The institute has been shown to be faster when it comes to publishing their final guidance through their Technology Appraisal programme, hitting an all-time low of 3.3 months on average from marketing authorisation to final NICE output in 2020/21. Faster is just one of the areas of focus for NICE as set out in their five year strategy, running from 2021 to 2026. It’s also the aim of a 2021 piloted fast track approach used by NICE in appraising UCB’s Bimzelx (bimekizumab) for severe plaque psoriasis.

Stakeholders have been waiting for the final verdict on potential changes at the agency on how they evaluate technologies. The NICE board approved changes on the 19 January and the new manuals were published by NICE on 31 January. The changes range from a new disease severity modifier, greater use of real-world evidence from the lived experience of patients and more flexibility given by NICE’s committees when there are particular challenges in generating evidence, such as in the case of rare diseases. NICE says that the changes will “make the journey for promising new health technologies even faster and patient access fairer.” But as ever, the devil is in the detail in implementation.

NICE will also got a new chief executive: in February 2022, Dr. Samantha Roberts has taken on the job. It’s too soon to know what difference this change in leadership will make. It is however, a (refreshing?) break from the reliance on long-serving NICE staffers to step into key roles.

Implementation of the Innovative Medicines Fund during 2022

Another much talked about an initiative to speed up access is the Innovative Medicines Fund (IMF) for England. Originally promised by the Conservatives back in 2019, 2021 saw NICE and NHSE&I consult on the plans for a £340 million pot of money to provide interim access for the most promising non-cancer treatments. NICE will look again once more evidence becomes available.

The final details aren’t yet known. The consultation runs until February 2022, so perhaps the earliest for the fund to operate could be April 2022. That would neatly fit into a new financial year for the NHS. But even if it does actually get going, can £340 million really make a major difference to access?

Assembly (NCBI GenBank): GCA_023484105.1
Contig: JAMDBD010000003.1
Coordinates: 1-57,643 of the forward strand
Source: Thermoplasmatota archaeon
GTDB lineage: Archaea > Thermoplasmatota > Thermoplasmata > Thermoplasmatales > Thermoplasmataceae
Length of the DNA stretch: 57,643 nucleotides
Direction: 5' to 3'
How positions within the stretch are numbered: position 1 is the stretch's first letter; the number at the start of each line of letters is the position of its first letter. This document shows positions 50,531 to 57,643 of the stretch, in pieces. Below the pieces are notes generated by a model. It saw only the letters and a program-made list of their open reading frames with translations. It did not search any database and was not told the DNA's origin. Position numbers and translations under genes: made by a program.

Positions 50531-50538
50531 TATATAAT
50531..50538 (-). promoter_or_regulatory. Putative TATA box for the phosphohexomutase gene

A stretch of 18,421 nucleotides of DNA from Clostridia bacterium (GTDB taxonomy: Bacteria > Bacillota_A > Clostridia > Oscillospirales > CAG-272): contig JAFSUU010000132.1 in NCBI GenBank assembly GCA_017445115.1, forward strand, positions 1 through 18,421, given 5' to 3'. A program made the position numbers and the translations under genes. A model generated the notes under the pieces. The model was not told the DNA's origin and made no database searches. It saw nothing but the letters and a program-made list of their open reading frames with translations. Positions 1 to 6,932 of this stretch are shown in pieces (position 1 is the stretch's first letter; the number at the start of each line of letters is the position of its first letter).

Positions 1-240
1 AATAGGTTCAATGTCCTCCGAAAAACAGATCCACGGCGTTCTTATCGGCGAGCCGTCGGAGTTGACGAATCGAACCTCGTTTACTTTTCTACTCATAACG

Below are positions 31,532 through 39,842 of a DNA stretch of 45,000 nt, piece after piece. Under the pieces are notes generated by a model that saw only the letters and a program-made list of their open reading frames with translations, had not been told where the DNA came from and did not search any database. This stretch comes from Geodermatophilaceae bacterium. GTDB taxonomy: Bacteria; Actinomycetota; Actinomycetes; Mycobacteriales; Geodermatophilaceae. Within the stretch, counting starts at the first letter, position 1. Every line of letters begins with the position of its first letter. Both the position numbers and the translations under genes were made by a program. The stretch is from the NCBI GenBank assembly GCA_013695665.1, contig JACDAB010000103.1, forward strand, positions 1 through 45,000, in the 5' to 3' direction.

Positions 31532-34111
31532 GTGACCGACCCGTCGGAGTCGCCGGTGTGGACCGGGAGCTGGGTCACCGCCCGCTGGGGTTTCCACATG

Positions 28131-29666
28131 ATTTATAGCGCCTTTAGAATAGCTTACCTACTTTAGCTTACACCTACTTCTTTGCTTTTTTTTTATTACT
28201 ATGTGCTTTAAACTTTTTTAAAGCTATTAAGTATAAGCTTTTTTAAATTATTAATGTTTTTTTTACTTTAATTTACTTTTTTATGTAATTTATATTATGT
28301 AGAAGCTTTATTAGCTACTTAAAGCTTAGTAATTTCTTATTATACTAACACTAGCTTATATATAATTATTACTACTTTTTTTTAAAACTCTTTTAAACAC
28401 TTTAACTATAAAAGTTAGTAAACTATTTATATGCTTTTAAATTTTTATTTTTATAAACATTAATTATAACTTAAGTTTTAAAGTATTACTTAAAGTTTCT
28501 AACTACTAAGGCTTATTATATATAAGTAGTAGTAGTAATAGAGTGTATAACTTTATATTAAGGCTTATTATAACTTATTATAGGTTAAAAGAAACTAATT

Ongoing reforms in the English NHS

Familiar to anyone who has worked in England, there are ongoing reforms to the NHS. The Health and Care Bill reached Committee stage in the House of Lords by the end of 2021. The thrust of the legislation is to enable collaboration between health and care bodies.

Integrated Care Systems (ICSs) are the name of the game and that means that industry needs to keep up their work to ensure that they know just who to engage with, in yet another evolution of the NHS. ICSs won’t be implemented until the 1 July 2022. Trouble is, access to medicines may be down their to-do list against the backdrop of COVID-19 pent-up demand.

A focus on access but not yet delivering at scale?

The UK has delivered an impressive amount of policy and has been innovative itself when it comes to the access environment. Many in the pharmaceutical industry have welcomed these reforms. However, the UK still has some way to go to overcome its reputation for “low and slow” uptake of new medicines. Ensuring wider use of new medicines is what will make the UK market really attractive to pharmaceutical companies. That process of change will likely take years to unfold, but there should be some hope for progress delivering on policies to speed up access in 2022.

About the authors

leela barhamLeela Barham is a researcher and writer who has worked with all stakeholders across the health care system, both in the UK and internationally, on the economics of the pharmaceutical industry. Leela worked as an advisor to the Department of Health and Social Care on the 2019 Voluntary Scheme for Branded Medicines Pricing and Access (VPAS).

Neil Grubert is a global market access consultant with more than 20 years’ experience in the field. He posts daily on market access developments around the world and has written more than 150 reports on mature and emerging markets. He was previously Vice-President, Global Market Access Insights at Decision Resources Group.